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Eye Care Utilization Among Insured People With Diabetes in the U.S., 2010-2014.
Diabetes Care. 2019 03; 42(3):427-433.DC

Abstract

OBJECTIVE

Diabetic retinopathy (DR) is the leading cause of blindness among working-age adults, and although screening with eye exams is effective, screening rates are low. We evaluated eye exam visits over a 5-year period in a large population of insured patients 10-64 years of age with diabetes.

RESEARCH DESIGN AND METHODS

We used claims data from IBM Watson Health to identify patients with diabetes and continuous insurance coverage from 2010 to 2014. Diabetes and DR were defined using ICD-9 Clinical Modification codes. We calculated eye exam visit frequency by diabetes type over a 5-year period and estimated period prevalence and cumulative incidence of DR among those receiving an eye exam.

RESULTS

Among the 298,383 insured patients with type 2 diabetes and no diagnosed DR, almost half had no eye exam visits over the 5-year period and only 15.3% met the American Diabetes Association (ADA) recommendations for annual or biennial eye exams. For the 2,949 patients with type 1 diabetes, one-third had no eye exam visits and 26.3% met ADA recommendations. The 5-year period prevalence and cumulative incidence of DR were 24.4% and 15.8%, respectively, for patients with type 2 diabetes and 54.0% and 33.4% for patients with type 1 diabetes.

CONCLUSIONS

The frequency of eye exams was alarmingly low, adding to the abundant literature that systemic changes in health care may be needed to detect and prevent vision-threatening eye disease among people with diabetes.

Authors+Show Affiliations

Division of Diabetes Translation, National Center for Chronic Disease Prevention and Health Promotion, Centers for Disease Control and Prevention, Atlanta, GA bvy8@cdc.gov.The Wilmer Eye Institute, Johns Hopkins University, Baltimore, MD.Division of Diabetes Translation, National Center for Chronic Disease Prevention and Health Promotion, Centers for Disease Control and Prevention, Atlanta, GA.Division of Diabetes Translation, National Center for Chronic Disease Prevention and Health Promotion, Centers for Disease Control and Prevention, Atlanta, GA.Division of Diabetes Translation, National Center for Chronic Disease Prevention and Health Promotion, Centers for Disease Control and Prevention, Atlanta, GA.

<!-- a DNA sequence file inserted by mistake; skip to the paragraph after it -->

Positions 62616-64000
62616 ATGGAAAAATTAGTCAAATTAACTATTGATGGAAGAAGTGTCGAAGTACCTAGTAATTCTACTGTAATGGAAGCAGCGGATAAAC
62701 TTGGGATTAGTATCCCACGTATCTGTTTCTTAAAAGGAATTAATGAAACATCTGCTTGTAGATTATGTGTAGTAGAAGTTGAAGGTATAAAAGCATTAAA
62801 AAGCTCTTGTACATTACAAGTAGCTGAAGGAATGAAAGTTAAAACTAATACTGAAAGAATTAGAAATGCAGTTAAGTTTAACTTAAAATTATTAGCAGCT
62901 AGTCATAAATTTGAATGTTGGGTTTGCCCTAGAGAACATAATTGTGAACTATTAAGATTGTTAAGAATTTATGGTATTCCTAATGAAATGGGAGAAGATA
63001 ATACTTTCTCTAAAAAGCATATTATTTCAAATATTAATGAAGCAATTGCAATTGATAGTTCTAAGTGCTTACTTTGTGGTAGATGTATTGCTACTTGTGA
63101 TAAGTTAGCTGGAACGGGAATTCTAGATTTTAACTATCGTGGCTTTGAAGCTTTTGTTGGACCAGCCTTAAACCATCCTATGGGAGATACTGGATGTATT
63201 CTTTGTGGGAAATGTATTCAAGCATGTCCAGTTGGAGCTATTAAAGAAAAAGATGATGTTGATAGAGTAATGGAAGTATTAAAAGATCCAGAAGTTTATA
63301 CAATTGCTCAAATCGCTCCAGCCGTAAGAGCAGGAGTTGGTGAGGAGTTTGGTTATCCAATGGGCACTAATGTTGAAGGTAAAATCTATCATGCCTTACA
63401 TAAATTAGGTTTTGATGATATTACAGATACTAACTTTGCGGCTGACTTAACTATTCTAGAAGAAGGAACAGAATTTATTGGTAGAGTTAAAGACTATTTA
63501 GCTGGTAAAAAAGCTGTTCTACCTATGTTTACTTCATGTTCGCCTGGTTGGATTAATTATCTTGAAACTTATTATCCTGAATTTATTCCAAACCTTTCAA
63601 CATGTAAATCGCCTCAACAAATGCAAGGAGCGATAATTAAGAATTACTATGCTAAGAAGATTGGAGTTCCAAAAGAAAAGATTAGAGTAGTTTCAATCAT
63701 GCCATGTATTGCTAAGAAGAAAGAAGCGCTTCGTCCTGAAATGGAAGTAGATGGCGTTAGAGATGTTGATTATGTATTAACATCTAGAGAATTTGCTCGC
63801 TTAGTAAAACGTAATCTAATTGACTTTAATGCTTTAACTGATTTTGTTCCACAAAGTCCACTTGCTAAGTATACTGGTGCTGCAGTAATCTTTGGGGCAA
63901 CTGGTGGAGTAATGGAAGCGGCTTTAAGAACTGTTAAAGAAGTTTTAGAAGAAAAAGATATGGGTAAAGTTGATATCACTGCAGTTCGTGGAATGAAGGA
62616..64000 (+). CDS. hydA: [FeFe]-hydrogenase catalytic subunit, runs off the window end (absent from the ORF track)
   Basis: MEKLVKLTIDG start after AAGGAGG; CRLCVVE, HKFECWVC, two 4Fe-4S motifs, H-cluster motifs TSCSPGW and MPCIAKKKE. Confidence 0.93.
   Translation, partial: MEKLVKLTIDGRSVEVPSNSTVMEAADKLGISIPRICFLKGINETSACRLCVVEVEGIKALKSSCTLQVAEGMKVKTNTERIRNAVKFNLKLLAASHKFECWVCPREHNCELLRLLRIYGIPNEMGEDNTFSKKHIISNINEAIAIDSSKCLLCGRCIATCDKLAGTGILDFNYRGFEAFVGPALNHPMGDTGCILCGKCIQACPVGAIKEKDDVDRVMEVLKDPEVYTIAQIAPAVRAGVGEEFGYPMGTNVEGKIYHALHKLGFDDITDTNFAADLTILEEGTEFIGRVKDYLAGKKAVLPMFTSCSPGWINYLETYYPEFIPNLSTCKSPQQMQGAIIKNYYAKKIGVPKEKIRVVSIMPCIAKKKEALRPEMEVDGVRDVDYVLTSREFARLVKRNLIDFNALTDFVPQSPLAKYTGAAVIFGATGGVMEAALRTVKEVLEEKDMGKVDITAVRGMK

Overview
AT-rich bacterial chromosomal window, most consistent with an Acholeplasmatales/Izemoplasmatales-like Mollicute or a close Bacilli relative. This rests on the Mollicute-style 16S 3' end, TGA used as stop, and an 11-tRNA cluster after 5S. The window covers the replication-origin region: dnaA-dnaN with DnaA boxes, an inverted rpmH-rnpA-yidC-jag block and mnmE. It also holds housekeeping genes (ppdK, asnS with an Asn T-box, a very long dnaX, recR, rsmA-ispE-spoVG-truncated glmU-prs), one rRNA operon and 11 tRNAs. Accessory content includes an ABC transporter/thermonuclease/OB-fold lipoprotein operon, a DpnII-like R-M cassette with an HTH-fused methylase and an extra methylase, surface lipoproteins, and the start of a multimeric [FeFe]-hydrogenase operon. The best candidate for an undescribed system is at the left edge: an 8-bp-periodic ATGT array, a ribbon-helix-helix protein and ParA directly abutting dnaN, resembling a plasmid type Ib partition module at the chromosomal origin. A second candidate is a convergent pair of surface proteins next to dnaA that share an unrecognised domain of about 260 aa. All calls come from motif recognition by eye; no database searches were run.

Pub Type(s)

Journal Article

Language

eng

PubMed ID

30679304

Citation

Benoit, Stephen R., et al. "Eye Care Utilization Among Insured People With Diabetes in the U.S., 2010-2014." Diabetes Care, vol. 42, no. 3, 2019, pp. 427-433.
Benoit SR, Swenor B, Geiss LS, et al. Eye Care Utilization Among Insured People With Diabetes in the U.S., 2010-2014. Diabetes Care. 2019;42(3):427-433.
Benoit, S. R., Swenor, B., Geiss, L. S., Gregg, E. W., & Saaddine, J. B. (2019). Eye Care Utilization Among Insured People With Diabetes in the U.S., 2010-2014. Diabetes Care, 42(3), 427-433. https://doi.org/10.2337/dc18-0828
Benoit SR, et al. Eye Care Utilization Among Insured People With Diabetes in the U.S., 2010-2014. Diabetes Care. 2019;42(3):427-433. PubMed PMID: 30679304.
* Article titles in AMA citation format should be in sentence-case
TY - JOUR T1 - Eye Care Utilization Among Insured People With Diabetes in the U.S., 2010-2014. AU - Benoit,Stephen R, AU - Swenor,Bonnielin, AU - Geiss,Linda S, AU - Gregg,Edward W, AU - Saaddine,Jinan B, Y1 - 2019/01/24/ PY - 2018/04/16/received PY - 2018/11/24/accepted PY - 2019/1/27/pubmed PY - 2019/10/31/medline PY - 2019/1/26/entrez SP - 427 EP - 433 JF - Diabetes care JO - Diabetes Care VL - 42 IS - 3 N2 - OBJECTIVE: Diabetic retinopathy (DR) is the leading cause of blindness among working-age adults, and although screening with eye exams is effective, screening rates are low. We evaluated eye exam visits over a 5-year period in a large population of insured patients 10-64 years of age with diabetes. RESEARCH DESIGN AND METHODS: We used claims data from IBM Watson Health to identify patients with diabetes and continuous insurance coverage from 2010 to 2014. Diabetes and DR were defined using ICD-9 Clinical Modification codes. We calculated eye exam visit frequency by diabetes type over a 5-year period and estimated period prevalence and cumulative incidence of DR among those receiving an eye exam. RESULTS: Among the 298,383 insured patients with type 2 diabetes and no diagnosed DR, almost half had no eye exam visits over the 5-year period and only 15.3% met the American Diabetes Association (ADA) recommendations for annual or biennial eye exams. For the 2,949 patients with type 1 diabetes, one-third had no eye exam visits and 26.3% met ADA recommendations. The 5-year period prevalence and cumulative incidence of DR were 24.4% and 15.8%, respectively, for patients with type 2 diabetes and 54.0% and 33.4% for patients with type 1 diabetes. CONCLUSIONS: The frequency of eye exams was alarmingly low, adding to the abundant literature that systemic changes in health care may be needed to detect and prevent vision-threatening eye disease among people with diabetes. SN - 1935-5548 UR - https://www.unboundmedicine.com/medline/citation/30679304/Eye_Care_Utilization_Among_Insured_People_With_Diabetes_in_the_U_S__2010_2014_ L2 - http://care.diabetesjournals.org/cgi/pmidlookup?view=long&pmid=30679304 DB - PRIME DP - Unbound Medicine ER -